The name could easily have belonged to a family unrelated to Kit's, evidence of the repeated names which were bound to occur among the billions of individuals in each species, but Kit smelled them when he entered the apartment. It was as if he was walking into pheromones signed in the same hand as his own, and the Force whispered of import.
The two Nautolans were sitting on a lavender couch in the apartment's first room, and they stayed there while the door read Wakani's credentials and the detective and the Jedi entered, but then came smoothly forward to meet them. Both looked haggard and displeased. The male—Karef--was solidly built, and wore a brown, long-sleeved tunic that looked glum against the bright lime of his skin. Aning displayed one of the rarer pigmentations, blue skin that contrasted favorably with her violet tunic.
"This is Jedi Master Kit Fisto," Wakani said. "He is going to help us."
"Thank you," Karef said, and clasped Kit's proffered hand in one of his own. He exuded the personal scent that was familiar to Kit. A moment later, the scent-message changed—recognition, memory—then was buried in calmness.
These sensations moved by quickly. Kit thought, with a small twinge of fear, that this Naurolan knew how to use his scent-emanations with more dexterity than Kit did; they flicked by faster and contained more information—almost pictures—then had had ever experienced before. I, Kit realized, think like a human. But he had the Force, a depth of its own. These people were as unaware of it as Wakani was of the scent-data. Within it were more feelings, as loud as music; fear and loneliness swamped the parents of the lost child.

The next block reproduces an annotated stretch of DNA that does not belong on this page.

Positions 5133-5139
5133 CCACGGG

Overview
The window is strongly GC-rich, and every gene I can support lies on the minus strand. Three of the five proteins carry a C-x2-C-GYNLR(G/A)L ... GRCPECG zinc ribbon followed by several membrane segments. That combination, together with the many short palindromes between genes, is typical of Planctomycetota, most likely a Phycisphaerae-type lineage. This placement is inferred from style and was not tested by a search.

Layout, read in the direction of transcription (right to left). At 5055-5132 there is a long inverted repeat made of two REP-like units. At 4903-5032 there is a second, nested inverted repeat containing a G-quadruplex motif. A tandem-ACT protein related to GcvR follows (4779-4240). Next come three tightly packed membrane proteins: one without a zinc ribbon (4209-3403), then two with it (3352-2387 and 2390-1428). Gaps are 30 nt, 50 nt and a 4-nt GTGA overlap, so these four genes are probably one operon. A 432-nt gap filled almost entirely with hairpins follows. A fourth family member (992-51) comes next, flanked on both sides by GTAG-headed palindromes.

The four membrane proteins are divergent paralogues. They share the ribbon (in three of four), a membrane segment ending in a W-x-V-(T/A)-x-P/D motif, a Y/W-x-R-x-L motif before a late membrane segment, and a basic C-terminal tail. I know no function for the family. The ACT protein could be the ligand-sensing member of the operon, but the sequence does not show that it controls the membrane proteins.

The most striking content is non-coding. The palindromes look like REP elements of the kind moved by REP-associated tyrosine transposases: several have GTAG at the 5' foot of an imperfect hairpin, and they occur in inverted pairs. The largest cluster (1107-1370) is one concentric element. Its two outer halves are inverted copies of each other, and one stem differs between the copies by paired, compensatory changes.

Kit paced a few steps away from the group, folding his hands into the wide sleeves of his overcloak. Play the part of the Jedi Master, even if they can sense my concern. He said, "Detective Wakani had told me about when and where your daughter was lost. What I need is something that belonged to her—if possible, something she had with her just before she was taken."
Immediately, Aning stepped forward. She opened one blue-skinned hand to reveal the stone pendant from a necklace; she had been holding it so tightly that it had pressed a shadow of its shape into her skin. Her voice was soft and fluid; Kit fund himself disheartened when she finished speaking. "She had just purchased this, and we found it in the mouth of the alley where…" She looked at her feet.